Simplifying the complicated {Day 11 of 40 Days of Lent}

But, wait. What happened to days 2 through 10?
As tends to happen with me and any series I start, too much life intervened and I didn’t have time to post. My new goal is to post every day in March using the same plan. The original plan skipped Sundays, but I’ll be including them to make up for lost ground.

But when the Pharisees heard that he had silenced the Sadducees, they gathered together. And one of them, a lawyer, asked him a question to test him. “Teacher, which is the great commandment in the Law?” And he said to him, “You shall love the Lord your God with all your heart and with all your soul and with all your mind. This is the great and first commandment.

And a second is like it: You shall love your neighbor as yourself. On these two commandments depend all the Law and the Prophets.”

Now while the Pharisees were gathered together, Jesus asked them a question, saying, “What do you think about the Christ? Whose son is he?” They said to him, “The son of David.” He said to them, “How is it then that David, in the Spirit, calls him Lord, saying,

“‘The Lord said to my Lord,
“Sit at my right hand,
until I put your enemies under your feet”’?

If then David calls him Lord, how is he his son?” And no one was able to answer him a word, nor from that day did anyone dare to ask him any more questions.
(Matthew 22:34-46 ESV)

There’s always something more to the story when the Pharisees asked Jesus a question. Often, it was a trap or a challenge meant to turn a crowd against the One with whom they were so enthralled.

So it is in the last week of Jesus’ life when the Pharisees ask what seems to be a simple question: “Teacher, which is the great commandment in the Law?”

But it was a deceptively simple question designed to catch Jesus. The Pharisees and teachers of the law debated the Law of Moses. They argued about which law was the most important and which were of less value. Some thought sacrifices were the most important. Others thought laws about the Sabbath were vital.

If Jesus followed their line of thinking, he would be in a no-win situation. If he said the Sabbath was the most important, he would be criticized by all who thought it to be a lesser law. If he cast his opinion toward sacrifices, those who held them as less important would be indignant.

But Jesus doesn’t think like men.

He answered with the Shema – a declaration from Deuteronomy recited by Jews twice a day that declared the supremacy of God and a devotion to him that encompasses the whole of human existence. Such devotion leads to the willing obedience to the law.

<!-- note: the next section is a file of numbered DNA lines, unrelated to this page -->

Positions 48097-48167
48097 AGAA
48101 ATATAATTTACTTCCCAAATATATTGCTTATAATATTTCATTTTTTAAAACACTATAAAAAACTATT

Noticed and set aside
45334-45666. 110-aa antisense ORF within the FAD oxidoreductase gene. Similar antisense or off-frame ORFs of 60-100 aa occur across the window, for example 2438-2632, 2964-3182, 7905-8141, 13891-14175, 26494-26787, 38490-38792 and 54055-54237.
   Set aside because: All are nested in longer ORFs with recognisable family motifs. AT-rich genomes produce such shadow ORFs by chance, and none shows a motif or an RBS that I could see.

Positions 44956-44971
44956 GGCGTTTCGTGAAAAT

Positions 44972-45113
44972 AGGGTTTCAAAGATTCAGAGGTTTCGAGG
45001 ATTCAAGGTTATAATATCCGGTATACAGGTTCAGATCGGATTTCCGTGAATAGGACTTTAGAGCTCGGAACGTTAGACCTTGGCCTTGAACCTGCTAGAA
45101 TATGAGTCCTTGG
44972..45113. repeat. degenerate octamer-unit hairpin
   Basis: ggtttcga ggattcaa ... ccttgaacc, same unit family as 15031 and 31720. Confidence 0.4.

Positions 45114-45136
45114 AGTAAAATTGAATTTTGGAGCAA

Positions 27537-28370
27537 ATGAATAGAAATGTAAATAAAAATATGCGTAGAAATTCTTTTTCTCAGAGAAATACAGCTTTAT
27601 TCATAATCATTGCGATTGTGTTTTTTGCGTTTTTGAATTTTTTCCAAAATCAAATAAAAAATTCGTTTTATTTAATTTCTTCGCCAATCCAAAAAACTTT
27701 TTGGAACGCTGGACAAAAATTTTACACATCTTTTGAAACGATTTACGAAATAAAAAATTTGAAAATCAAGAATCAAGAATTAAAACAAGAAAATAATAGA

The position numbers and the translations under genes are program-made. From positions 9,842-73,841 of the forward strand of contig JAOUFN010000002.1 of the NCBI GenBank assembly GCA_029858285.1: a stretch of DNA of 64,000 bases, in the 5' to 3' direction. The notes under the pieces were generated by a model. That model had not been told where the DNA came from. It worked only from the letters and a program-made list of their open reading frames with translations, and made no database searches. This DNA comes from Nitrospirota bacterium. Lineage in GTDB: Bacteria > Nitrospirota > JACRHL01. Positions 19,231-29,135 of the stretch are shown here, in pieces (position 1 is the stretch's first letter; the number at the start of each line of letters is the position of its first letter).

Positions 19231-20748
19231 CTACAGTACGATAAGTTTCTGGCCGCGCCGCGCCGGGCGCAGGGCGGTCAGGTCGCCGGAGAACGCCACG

He then carried it a step further. He told them the second greatest commandment was like it – to love your neighbor as yourself.

Love God. Love people.

That, Jesus said, summed up the entirety of the law and the prophets. There was nothing to argue about. No rule that was greater than another.

Just love.

But Jesus wasn’t finished with them. Now it was his turn to ask a question. “What do you think about the Christ? Whose son is he?”

The Pharisees must have thought this was as simple a question as the one they posed to Jesus earlier. They quickly answered that the Messiah was the Son of David. After all, different passages in the law and the prophets indicated the Messiah would be a descendent of David.

But Jesus took their simple understanding a step further.

The Pharisees were looking for a human descendent of David – a leader who would arise to deliver the Jews from the oppressive rule of the Jews. Jesus, however, pointed out that Psalm 110:1 indicates the Messiah would not be a mere human descendent, but he also would be greater than David in that David called him Lord.

This left the Pharisees speechless.

What they may not have understood then, we understand now on the other side of the cross and the resurrection.

As to his human nature, Jesus was David’s son. But Jesus was also God, so as to his divine nature, he was David’s Lord.

Taken together, these two questions show us two things:

  1. The Pharisees turned the simple truth of God’s law into a complicated burden and source of endless debate. Jesus made it simple. Love God. Love people.
  2. The Pharisees refused to think deeply on the Messianic implications of Psalm 110. They answered simply while Jesus pushed them to think deeply.

How do you read Scripture? Do you delve deep into some passages and not deeply enough on others? What can you do to deepen your understanding of God’s Word? 

These (hopefully) daily devotions for Lent have turned into daily devotions for March, which is technically not Lent but is the month leading up to Easter. They are based on the 40 Days of Lent reading plan available at YouVersion. The plan was graciously provided to YouVersion by Journey Church.

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